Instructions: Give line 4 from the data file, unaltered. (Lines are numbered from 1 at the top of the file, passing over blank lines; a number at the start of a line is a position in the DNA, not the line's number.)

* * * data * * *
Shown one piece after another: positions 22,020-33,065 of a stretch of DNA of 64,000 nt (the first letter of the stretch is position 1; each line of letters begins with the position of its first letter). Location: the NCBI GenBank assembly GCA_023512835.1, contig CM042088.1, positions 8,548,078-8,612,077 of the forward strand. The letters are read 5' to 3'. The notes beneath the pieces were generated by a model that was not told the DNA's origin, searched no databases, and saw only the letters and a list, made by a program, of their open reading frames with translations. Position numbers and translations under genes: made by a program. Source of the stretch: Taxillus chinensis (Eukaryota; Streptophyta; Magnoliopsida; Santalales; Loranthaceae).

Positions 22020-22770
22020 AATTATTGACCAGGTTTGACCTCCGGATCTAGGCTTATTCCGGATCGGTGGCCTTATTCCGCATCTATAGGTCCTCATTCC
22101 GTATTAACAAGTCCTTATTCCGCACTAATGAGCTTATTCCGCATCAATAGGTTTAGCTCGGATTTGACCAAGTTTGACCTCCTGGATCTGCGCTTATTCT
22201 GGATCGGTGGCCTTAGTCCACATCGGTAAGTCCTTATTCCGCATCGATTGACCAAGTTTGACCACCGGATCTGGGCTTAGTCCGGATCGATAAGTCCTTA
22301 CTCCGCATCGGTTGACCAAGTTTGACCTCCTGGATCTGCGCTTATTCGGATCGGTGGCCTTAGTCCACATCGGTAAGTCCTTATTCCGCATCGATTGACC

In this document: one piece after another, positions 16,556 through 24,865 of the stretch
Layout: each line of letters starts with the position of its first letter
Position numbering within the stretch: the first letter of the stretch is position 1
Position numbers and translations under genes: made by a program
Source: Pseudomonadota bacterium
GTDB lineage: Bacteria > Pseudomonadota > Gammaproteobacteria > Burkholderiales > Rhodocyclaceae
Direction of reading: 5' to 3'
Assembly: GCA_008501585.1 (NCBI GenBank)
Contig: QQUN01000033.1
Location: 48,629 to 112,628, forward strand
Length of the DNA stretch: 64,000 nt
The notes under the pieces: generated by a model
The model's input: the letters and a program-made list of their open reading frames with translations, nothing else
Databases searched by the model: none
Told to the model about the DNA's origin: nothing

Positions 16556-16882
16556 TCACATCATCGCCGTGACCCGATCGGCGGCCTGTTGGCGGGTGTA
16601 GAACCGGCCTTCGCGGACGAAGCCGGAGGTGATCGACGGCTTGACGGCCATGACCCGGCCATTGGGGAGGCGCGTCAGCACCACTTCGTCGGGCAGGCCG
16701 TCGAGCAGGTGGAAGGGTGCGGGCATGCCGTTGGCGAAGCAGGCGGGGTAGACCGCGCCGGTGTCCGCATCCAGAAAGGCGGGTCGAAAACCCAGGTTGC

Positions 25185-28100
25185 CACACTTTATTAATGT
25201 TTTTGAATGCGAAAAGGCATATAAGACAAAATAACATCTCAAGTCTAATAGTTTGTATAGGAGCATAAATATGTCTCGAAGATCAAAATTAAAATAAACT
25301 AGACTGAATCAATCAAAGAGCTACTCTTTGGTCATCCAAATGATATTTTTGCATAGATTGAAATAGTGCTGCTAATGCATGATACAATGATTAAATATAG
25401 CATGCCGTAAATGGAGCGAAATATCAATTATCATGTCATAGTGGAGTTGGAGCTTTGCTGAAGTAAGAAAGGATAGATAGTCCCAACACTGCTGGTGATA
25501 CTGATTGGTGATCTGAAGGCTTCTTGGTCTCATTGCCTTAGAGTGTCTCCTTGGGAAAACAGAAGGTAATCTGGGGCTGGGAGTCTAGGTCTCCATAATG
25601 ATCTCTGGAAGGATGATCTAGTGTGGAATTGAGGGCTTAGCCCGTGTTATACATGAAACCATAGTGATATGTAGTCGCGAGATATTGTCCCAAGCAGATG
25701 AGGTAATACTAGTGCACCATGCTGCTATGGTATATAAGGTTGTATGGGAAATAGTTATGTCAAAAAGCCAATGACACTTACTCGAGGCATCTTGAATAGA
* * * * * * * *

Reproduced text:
22101 GTATTAACAAGTCCTTATTCCGCACTAATGAGCTTATTCCGCATCAATAGGTTTAGCTCGGATTTGACCAAGTTTGACCTCCTGGATCTGCGCTTATTCT